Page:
Context: My informant, JP, is my uncle. He grew up in Texas and hearing legends of El Chupacabra from his friends. He has told this story many times in the past to family and friends, and shown the accompanying video. While I’m not sure he actually believes it, he always tells the story as if it is entirely factual and a real account of a chupacabra sighting. This piece was collected over the phone as he told the story to me and his girlfriend. In the text, I am SW and B refers to JP’s son (my cousin) who was approximately 11 at the time.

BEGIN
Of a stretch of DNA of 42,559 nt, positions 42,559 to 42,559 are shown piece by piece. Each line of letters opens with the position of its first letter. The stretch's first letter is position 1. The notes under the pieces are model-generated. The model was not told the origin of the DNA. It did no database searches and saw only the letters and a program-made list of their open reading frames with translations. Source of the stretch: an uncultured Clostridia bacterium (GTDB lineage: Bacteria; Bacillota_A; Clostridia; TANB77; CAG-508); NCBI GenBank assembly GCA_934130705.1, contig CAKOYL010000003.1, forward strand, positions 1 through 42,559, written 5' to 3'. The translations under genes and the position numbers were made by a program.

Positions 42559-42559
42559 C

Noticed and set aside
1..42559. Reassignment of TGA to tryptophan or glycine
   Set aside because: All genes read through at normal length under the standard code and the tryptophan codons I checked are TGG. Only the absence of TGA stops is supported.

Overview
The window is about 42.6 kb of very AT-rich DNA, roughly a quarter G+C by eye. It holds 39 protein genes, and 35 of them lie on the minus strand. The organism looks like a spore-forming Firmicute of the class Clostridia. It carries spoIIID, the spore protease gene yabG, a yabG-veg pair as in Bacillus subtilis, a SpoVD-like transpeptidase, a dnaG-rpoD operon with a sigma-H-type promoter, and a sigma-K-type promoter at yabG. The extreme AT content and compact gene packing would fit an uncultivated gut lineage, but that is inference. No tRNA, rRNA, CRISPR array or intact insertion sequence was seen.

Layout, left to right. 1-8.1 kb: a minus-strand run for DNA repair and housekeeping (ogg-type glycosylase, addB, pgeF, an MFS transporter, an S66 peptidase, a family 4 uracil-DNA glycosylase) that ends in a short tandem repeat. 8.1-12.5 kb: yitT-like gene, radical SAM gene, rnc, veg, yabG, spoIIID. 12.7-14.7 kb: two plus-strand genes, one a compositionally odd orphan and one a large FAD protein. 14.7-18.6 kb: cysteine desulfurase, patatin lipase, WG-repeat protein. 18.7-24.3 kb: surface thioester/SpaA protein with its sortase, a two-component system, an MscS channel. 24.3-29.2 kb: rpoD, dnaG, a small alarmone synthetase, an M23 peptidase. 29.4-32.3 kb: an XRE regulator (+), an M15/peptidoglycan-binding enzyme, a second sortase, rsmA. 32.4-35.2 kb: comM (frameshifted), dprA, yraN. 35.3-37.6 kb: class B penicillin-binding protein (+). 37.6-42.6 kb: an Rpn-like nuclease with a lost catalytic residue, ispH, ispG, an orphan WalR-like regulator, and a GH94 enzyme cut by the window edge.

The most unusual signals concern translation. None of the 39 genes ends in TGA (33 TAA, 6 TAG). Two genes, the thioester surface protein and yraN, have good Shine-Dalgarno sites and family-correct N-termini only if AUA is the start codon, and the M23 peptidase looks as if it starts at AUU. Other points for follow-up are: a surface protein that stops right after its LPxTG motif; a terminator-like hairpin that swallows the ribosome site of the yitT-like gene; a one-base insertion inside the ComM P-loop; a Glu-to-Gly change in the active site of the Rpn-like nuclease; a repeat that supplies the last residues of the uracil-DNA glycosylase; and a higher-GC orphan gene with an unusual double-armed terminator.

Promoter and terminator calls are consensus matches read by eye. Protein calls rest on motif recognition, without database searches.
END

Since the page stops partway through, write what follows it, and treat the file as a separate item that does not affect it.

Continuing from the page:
JP: “Well first of all, you gotta know what the chupacabra is. And literally translated from Spanish it means ‘goat sucker.’ And it came about that, I don’t know, years and years, probably a century or two ago, the farmers down in um… Mexico and south Texas, some of their goats would end up dead in the field, and like the blood would be sucked out of them. They looked to find out what was doing this, and the… the whole tale of the chupacabra. It wasn’t just goats either, there were cattle and other things that were dead and all the blood was sucked out of them. Anyhow, there’s been sightings over the years, a whole bunch of times, of people seeing the chupacabra. And, and various descriptions of them. I used to think that stuff was just fantasy and just kind of make believe, and kind of funny. Until one night, when B and I were going to um… Jack in the crack. We were hungry at about 12:30 at night. So we were going down to go get some tacos and whenever I turned onto the big street, there it was running down the middle, the median of the street, running the opposite direction we were going. It was el chupacabra. It was about the size of a coyote but it had no hair on there, and it ran like kind of like a deer, kind of hopped with the back legs and stuff, it was kind of weird. And I told B I was like ‘oh that’s the chupacabra! I saw him before that is him!’ And it looked just like the descriptions that people talk about, I mean big teeth that are sharp and… and long and um kind of a dog-like face but wasn’t a dog. I mean, kind of looked like it but not a whole lot like a dog. And there was no hair on this thing, and it was kind of a brownish, blackish color. And the ears were set farther back than like a coyote or a dog too. And they were smaller. So anyhow he was running that way so we went back around, and um, pulled into this space – cause we saw him cross the street. And we pulled into the… behind the fire station where we saw him go in. And we were looking, and um… this is whenever the video actually started right about this point. And we were looking and then all of a sudden we saw it! It was there, we just caught a glimpse of it but it took off running. So we had to whip back around and get back out onto the main street, drive down about an eighth of a mile, and then turn into a neighborhood, and then come back towards this big, massive park where we saw the chupacabra. And we um, we turned on the street to see it. And we were looking… couldn’t find it, couldn’t find it, and then B goes ‘there it is! There it is!’ and it was in the park! So I drove over the curb, into the park at 12:30 at night in this big grassy area. And the chupacabras going and we were following this thing and it was running from us. And we have video of this thing because like I said, I used to think it wasn’t true, but then we actually saw him. And… the way it was running it was weird it looked like… it ran more like a deer. But, like I said the size of a coyote but no hair and it was kind of blackish, and big teeth and the eyes were really big too. Yeah the eyes were big. Anyhow so we were chasing, he was running away from us and we were flying in the car going probably about 30 miles an hour through this park trying to chase this chupacabra. And it was zigging and zagging and we were zigging and zagging in the car going left and right. And B is laughing and he’s getting thrown all around and I was like laughing too. I’m like going, I was like ‘oh my god, get this on video! People are going to pay money to see this, this is evidence right here!’ So…  and then we made a, at this point that chupacabra made a hard left bank and took off and there was a whole bunch of rabbits right there. And um, but he was too afraid running away from us that he didn’t go after any of them, he didn’t try to suck any of the rabbits off or anything. So anyway, he took off running into this neighborhood, and we were flying we jumped over the curb, then went back into this neighborhood area and down the alley. And then that’s kind of where we lost it. It… heading over in that area. And then um, B was laughing so hard he wet his pants in the car. But it was, that is the honest god’s truth, and I have video evidence to prove it. And his eyes… it might have been the way that our headlights hit it but his eyes glowed. I mean they were like glowing things, like a yellowish, greenish kind of color. And we’ve seen him two other times, and actually one time we saw him in the daytime. But the other times that I saw it was in the nighttime. And um… even like about a year or two after that we saw it again. And it was, it was the same one because it had the same kind of black um… brown spot on it.”